In a statement, the Justice Department said Alexander Yuk Ching Ma, 67, a naturalized U.S. citizen born in Hong Kong, was arrested late last week on charges unsealed Monday of conspiracy to communicate national defense information to aid a foreign government.
Ma is scheduled to make his initial appearance in a Hawaii court on Tuesday. If convicted, he faces a maximum penalty of life in prison.
Ma was arrested Friday, days after he accepted $2,000 from an undercover Federal Bureau of Investigation agent posing as a Chinese intelligence officer. During the meeting, Ma told the undercover agent that he was willing to continue working for China and that he wanted the “motherland” to succeed in its mission, federal prosecutors said in the complaint.
“The trail of Chinese espionage is long and, sadly, strewn with former American intelligence officers who betrayed their colleagues, their country and its liberal democratic values to support an authoritarian communist regime,” said Assistant Attorney General for National Security John C. Demers said in a statement.
The complaint states that Ma, who joined the CIA in 1982 and maintained a Top Secret clearance, began selling information to the People’s Republic of China in March 2001 during a trip to his native Hong Kong.
During three days of meetings in the Chinese semi-autonomous city, Ma is accused of providing China with information about the CIA’s personnel, operations and methods of concealing communications in return for $50,000.
Ma then moved to Hawaii and applied to the FBI office there to gain access to classified U.S. government information for China, the complaint states, adding that he was hired as a contract linguist at the Honolulu field office in 2004 to review and translate Chinese language documents.
“Over the following six years, Ma regularly copied, photographed and stole documents that displayed U.S. classification markings such as ‘SECRET,'” the Justice Department said in the statement. “Ma took some of the stolen documents and images with him on his frequent trips to China with intent to provide them to his handlers.”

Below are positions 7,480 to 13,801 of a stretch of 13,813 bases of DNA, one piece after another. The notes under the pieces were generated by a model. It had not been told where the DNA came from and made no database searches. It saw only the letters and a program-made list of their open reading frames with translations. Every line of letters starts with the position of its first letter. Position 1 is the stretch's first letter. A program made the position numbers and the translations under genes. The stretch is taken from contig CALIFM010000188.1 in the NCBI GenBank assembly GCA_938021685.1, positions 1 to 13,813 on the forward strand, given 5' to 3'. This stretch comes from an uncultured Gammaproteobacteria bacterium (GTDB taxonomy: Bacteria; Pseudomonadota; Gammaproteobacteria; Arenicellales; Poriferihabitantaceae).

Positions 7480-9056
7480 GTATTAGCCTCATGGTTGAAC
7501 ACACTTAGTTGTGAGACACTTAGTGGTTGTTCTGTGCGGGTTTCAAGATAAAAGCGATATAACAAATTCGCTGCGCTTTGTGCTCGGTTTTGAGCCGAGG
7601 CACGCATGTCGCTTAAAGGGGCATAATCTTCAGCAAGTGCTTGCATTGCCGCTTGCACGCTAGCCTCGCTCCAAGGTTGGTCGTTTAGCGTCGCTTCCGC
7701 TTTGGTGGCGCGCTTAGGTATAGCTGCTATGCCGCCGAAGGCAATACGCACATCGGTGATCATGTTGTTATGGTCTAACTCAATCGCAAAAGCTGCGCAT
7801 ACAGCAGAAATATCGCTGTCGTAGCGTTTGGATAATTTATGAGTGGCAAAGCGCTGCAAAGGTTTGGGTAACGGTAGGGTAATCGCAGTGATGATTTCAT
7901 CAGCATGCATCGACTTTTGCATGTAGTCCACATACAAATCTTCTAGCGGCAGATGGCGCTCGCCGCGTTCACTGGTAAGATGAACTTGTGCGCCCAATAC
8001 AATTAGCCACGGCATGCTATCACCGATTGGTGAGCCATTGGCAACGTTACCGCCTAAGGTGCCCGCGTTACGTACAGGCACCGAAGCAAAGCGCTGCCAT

Federal prosecutors accuse Ma of returning to the United States from these trips with thousands in cash and expensive gifts, such as a new set of golf clubs.
Digital images of documents related to guided missile and weapons system technology research as well as photographs of translation documents were among the information Ma is accused of selling to China, the complaint states.
“The betrayal is never worth it,” Demers said. “Whether immediately, or many years after they thought they got away with it, we will find these traitors and we will bring them to justice. To the Chinese intelligence services, these individuals are expendable. To us, they are sad but urgent reminders of the need to stay vigilant.”
Prosecutors said Ma worked with a relative, who was also a CIA agent until resigning in 1983 after using his position to assist Chinese nationals in obtaining entry to the United States.
Identified as co-conspirator #1 in the complaint, Ma’s relative worked with Ma to deliver sensitive information to China, including identifying human sources and individuals in photographs, but no charges were brought against him as he “suffers from an advanced and debilitating cognitive disease,” the complaint states.
The United States has charged several people, including members of its intelligence community, over the past few years with spying for China as relations between Washington and Beijing fray.
Last year, Jerry Chun Shing Lee, a 13-year veteran of the CIA who was long suspected of espionage, pleaded guilty to spying for China.
And most recently, the Trump administration last month closed the Chinese consulate in Houston as U.S. Secretary of State Mike Pompeo described it as “a hub for spying and intellectual property theft.”